A new software prepared by researchers from MIT will allow photographers to keep only the best images by using an algorithm instead of them having to go through hundreds of images by themselves.
The ‘MemNet’ algorithm produced by scientists from the Massachusetts Institute of Technology (MIT) can identify images in terms of different degrees of being memorable or forgettable. More interestingly, it can do so with as much accuracy as humans can.
The software indicates how likely someone will recall a visual message, explains one of the MIT researchers, Aditya Khosla.
With the help of deep learning techniques and a neural network, MemNet can detect image patterns as per their memorability, when incorporated into systems, according to Khosla, can make the latter capture the “most important information”.
Tens of thousands of images that were previously ranked according to their memorability were fed to the algorithm which then independently examined the pictures and learned how to detect patterns and links among them. It was able to make the distinction between these and those images deemed forgettable.
Furthermore, the software can also generate a heat map on images to denote the parts thereof that make of them distinctly memorable.
MemNet was found to be as accurate as humans when the researchers tested it against human subjects to determine which group would perform better at forecasting how another group of individuals would be successful at remembering images they had never seen before. Humans, though, are slightly better at predicting human memorability (they scored 68 % while the algorithm scored 64 %).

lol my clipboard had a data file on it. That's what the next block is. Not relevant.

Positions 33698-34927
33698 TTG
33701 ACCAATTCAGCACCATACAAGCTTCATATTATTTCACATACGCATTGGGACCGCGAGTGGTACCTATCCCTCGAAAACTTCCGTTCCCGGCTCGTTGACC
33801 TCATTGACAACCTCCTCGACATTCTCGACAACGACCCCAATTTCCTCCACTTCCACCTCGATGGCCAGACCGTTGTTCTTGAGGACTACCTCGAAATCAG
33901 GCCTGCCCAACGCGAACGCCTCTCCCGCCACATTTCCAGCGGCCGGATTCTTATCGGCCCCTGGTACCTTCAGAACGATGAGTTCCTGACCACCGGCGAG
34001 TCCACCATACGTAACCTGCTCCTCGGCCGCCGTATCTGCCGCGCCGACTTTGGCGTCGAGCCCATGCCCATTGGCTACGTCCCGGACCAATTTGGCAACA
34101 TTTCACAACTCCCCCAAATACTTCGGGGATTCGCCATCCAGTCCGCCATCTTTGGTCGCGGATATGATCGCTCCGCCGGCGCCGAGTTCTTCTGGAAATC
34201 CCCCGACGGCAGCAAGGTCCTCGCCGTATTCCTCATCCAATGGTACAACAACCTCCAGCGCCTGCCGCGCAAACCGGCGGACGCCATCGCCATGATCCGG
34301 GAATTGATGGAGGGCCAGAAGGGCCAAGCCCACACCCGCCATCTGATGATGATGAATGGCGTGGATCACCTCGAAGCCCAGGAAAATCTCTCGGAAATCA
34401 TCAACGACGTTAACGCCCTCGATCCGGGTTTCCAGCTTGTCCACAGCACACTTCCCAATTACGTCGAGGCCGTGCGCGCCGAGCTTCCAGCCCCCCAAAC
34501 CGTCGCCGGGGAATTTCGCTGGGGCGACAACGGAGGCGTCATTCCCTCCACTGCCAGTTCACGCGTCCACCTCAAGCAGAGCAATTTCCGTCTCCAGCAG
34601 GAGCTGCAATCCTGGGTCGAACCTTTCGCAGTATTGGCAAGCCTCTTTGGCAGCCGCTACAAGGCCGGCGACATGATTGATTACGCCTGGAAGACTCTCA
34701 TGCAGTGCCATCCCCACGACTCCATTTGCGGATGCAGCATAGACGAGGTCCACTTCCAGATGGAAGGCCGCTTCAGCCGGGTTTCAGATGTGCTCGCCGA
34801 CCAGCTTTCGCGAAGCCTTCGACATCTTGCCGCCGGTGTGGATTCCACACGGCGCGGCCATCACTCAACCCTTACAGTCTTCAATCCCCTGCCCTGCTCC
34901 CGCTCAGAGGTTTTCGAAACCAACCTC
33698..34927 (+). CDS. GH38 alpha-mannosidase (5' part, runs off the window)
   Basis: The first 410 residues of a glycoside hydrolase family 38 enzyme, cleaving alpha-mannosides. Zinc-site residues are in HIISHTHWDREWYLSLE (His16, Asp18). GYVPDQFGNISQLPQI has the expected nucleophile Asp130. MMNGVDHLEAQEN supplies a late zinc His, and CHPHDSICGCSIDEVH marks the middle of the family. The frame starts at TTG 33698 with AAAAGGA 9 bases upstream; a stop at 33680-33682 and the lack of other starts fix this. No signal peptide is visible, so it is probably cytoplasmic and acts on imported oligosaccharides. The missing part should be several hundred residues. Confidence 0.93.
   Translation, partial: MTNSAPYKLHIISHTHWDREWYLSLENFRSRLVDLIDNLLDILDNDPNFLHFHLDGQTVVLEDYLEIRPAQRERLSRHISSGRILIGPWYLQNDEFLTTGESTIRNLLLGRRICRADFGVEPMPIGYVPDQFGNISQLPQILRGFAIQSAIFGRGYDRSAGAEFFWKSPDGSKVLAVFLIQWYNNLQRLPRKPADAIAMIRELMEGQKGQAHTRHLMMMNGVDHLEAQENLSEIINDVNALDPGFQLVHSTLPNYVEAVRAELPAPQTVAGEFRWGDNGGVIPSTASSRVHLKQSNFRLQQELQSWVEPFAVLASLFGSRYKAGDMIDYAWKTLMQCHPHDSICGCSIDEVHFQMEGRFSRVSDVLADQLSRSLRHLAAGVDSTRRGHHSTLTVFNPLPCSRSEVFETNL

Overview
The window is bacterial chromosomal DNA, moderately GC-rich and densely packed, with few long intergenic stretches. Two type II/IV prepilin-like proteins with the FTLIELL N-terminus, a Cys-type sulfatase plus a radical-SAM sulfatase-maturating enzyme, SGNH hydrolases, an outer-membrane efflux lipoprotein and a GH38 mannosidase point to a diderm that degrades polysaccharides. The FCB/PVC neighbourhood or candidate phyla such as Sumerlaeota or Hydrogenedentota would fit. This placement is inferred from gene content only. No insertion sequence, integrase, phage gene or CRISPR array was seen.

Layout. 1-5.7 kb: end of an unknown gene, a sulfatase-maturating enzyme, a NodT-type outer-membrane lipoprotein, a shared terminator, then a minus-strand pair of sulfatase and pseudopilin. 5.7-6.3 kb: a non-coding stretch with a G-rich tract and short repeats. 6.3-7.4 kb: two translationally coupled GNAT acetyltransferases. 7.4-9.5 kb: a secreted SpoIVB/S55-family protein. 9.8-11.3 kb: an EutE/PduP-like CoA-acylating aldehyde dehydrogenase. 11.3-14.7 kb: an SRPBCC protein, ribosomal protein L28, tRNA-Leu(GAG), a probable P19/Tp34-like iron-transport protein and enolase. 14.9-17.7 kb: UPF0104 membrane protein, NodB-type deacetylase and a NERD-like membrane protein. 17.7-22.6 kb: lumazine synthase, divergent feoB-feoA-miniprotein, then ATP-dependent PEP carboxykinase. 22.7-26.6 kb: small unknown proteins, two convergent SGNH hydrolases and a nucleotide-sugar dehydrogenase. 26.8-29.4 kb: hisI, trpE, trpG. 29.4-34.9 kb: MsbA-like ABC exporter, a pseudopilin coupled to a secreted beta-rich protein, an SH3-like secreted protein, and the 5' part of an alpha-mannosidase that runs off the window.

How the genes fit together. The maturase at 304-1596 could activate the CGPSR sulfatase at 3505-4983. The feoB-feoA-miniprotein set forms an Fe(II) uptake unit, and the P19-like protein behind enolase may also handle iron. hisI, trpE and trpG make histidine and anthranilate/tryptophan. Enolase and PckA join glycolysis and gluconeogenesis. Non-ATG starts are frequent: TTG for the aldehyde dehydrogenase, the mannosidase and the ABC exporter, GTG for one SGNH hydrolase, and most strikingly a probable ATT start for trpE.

The team is proud of the feat they achieved.
“While deep-learning has propelled much progress in object recognition and scene understanding, predicting human memory has often been viewed as a higher-level cognitive process that computer scientists will never be able to tackle. Well, we can, and we did!” exclaimed one of the authors, Aude Oliva.
They now wish to use their algorithm for future practical applications. For instance, they think it might be used in apps that can tweak pictures to render them more memorable. Furthermore, their research might be useful in other fields of study as well: it could help understand how human memory works.
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